Last summer, the New York City Economic Development Corporation quietly circulated a glossy brochure picturing a 51-story office building towering over lower Manhattan. “33 Wall, sitting above the New York Stock Exchange, is certain to become an address of international corporate prominence,” the brochure advertised.
More than that, the tower was to be the linchpin of the biggest development project undertaken by Mayor Rudolph Giuliani’s administration: the $1.1 billion relocation of the exchange to a new state-of-the-art trading facility across the street from its current home. The brochure was meant to attract a big corporate tenant to lease the tower, which would in turn attract a developer, who would then defray the project’s cost by paying the city millions a year for the rights to build and operate the complex.
“Looking out of a corner office at 33 Wall onto the expanse of New York Harbor … even the most restrained executive cannot help but feel at the center of the world. Indeed,” the brochure asked, “what better place to do business than the world-class neighborhood of Downtown Manhattan?”
Today, that vision of the future seems as dated as the World’s Fair Futurama, and the entire stock-exchange project has fallen into disarray. Lower Manhattan is a disaster area. Richard Grasso, the chairman of the stock exchange, has abruptly changed course, saying the idea of a 900-foot skyscraper above the symbolic center of American commerce is not “salable”-meaning no developer would want to build it, and no tenant would want to work in it. He even suggested that he might be interested in abandoning the site altogether to be the anchor of a redeveloped World Trade Center site.
That would be a disaster for the Giuliani administration, which has already committed millions of dollars buying land for the original site. Now city officials are scrambling to keep the project from turning into a billion-dollar boondoggle. A new round of negotiations is underway, focused on keeping the trading pits on Exchange Place.
The two sides, however, remain stuck between two conflicting-and probably irreconcilable-imperatives. Mr. Grasso is desperately afraid of what could befall a skyscraper above his exchange. City officials are equally determined not to be left holding the bag for a big development project. They’re insisting that if the skyscraper is scrapped, the stock exchange should make up the difference in cost.
“The city is going to take a huge whack on this deal,” one real-estate executive predicted.
How big? The city has already agreed to spend $380 million to buy three of the five properties that make up the site, and has spent millions more on architects, development consultants and payments to tenants of an apartment building that was to be demolished as part of the project.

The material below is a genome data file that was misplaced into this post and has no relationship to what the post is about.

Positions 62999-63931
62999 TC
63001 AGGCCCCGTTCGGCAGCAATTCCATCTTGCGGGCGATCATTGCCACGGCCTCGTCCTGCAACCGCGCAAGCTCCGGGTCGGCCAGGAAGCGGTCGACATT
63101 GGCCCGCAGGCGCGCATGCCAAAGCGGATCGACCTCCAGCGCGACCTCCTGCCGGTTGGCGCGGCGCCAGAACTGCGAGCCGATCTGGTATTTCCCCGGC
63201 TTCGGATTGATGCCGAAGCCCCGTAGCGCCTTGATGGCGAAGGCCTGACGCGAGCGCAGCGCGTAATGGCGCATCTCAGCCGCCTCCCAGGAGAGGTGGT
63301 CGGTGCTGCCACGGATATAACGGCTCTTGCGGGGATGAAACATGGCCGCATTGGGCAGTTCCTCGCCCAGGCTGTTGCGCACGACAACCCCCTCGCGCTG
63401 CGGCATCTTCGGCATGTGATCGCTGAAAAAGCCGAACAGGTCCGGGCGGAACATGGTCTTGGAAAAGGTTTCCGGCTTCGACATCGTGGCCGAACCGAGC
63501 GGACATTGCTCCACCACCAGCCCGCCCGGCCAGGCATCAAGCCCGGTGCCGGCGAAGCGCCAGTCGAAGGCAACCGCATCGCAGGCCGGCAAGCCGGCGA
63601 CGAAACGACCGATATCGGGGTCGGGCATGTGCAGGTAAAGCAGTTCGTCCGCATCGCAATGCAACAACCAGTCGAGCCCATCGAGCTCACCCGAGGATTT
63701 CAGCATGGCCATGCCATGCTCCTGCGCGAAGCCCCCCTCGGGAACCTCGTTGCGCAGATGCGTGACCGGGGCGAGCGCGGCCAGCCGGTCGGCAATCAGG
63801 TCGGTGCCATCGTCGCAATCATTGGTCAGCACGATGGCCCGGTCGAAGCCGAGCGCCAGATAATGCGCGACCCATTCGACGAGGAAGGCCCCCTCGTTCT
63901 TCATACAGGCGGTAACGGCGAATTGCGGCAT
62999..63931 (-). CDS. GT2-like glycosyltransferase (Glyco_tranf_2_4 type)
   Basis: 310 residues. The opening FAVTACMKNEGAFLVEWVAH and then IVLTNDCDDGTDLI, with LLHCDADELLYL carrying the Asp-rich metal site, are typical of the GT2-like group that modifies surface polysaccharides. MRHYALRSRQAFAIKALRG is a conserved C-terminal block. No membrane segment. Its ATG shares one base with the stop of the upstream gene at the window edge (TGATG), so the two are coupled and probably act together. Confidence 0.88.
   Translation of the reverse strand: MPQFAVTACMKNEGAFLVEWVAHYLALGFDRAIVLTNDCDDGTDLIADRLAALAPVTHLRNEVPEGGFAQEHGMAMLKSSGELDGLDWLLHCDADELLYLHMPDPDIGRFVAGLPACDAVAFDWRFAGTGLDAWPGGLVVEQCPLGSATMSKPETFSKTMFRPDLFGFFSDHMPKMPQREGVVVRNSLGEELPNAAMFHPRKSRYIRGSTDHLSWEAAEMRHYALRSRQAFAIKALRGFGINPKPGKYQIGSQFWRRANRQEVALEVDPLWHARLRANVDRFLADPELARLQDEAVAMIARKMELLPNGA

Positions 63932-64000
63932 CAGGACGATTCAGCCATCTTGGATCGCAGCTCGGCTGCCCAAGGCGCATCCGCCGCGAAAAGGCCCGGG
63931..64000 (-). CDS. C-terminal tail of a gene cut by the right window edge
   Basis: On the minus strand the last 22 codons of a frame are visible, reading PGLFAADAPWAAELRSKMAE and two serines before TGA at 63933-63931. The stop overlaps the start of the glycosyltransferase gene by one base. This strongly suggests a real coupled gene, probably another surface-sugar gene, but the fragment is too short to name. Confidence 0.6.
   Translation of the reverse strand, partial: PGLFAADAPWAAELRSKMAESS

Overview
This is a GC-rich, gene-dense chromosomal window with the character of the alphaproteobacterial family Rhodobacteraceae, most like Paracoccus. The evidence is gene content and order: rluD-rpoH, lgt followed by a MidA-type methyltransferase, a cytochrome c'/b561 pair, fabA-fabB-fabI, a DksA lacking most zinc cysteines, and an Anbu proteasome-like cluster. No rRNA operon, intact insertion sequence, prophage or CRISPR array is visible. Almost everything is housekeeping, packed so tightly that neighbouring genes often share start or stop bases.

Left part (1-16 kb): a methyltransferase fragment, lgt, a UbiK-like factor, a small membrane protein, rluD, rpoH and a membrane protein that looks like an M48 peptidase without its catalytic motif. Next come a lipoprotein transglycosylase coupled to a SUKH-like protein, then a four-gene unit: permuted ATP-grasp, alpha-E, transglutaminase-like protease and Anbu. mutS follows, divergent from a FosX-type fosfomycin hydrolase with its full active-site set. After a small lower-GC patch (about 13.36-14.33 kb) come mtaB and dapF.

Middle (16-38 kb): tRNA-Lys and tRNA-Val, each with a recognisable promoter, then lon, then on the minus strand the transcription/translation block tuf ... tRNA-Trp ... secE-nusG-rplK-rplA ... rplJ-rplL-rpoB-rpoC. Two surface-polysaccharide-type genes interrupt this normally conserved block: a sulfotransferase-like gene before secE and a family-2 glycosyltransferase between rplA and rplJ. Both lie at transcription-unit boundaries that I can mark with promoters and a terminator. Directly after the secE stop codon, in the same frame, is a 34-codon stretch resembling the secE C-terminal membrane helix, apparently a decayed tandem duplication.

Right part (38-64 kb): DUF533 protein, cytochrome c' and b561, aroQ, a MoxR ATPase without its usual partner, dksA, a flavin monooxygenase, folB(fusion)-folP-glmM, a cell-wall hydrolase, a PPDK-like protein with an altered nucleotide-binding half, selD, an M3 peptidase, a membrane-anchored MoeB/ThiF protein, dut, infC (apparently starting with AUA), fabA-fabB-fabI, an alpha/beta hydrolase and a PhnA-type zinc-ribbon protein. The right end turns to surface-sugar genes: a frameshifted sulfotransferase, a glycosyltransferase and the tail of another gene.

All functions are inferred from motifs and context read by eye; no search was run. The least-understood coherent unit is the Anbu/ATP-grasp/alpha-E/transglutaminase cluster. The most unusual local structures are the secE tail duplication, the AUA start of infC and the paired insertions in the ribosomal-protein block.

“This project is in deep, deep trouble,” said Bettina Damiani, project director for Good Jobs New York, a civic group that advocates against corporate subsidies. “And I don’t think we can put all of the blame on Sept. 11.”
Indeed, the project has been plagued with delays and disagreements from the start. There were problems locating a suitable site. The tower project was shopped to the biggest development names in town-Jerry Speyer, the late Lewis Rudin-but no one wanted a part of it without a tenant. And that was before a recession set in.
Real-estate professionals said the city then broke a cardinal rule of development by not getting a tenant’s signature on a contract before moving forward with a big project. Instead, the city decided last year to go forward with buying land for the project, without a developer or a legally binding commitment from the stock exchange. It probably overpaid for the three properties, experts said. It also hired a development consultant, the Clarett Group, which had never built an office building, let alone a development of this size and complexity.
But those close to the city pointed to one culprit: Mr. Grasso. The stock-exchange chairman, one former city official said, has never been willing to commit to the project, vacillating and putting off a final decision. The rejection of the tower-which was originally the stock exchange’s idea-was just one more “fickle change of mind,” the former official said.
“He was always shaky,” he said.
A stock-exchange spokesman declined to comment, other than to say the issues were still under discussion.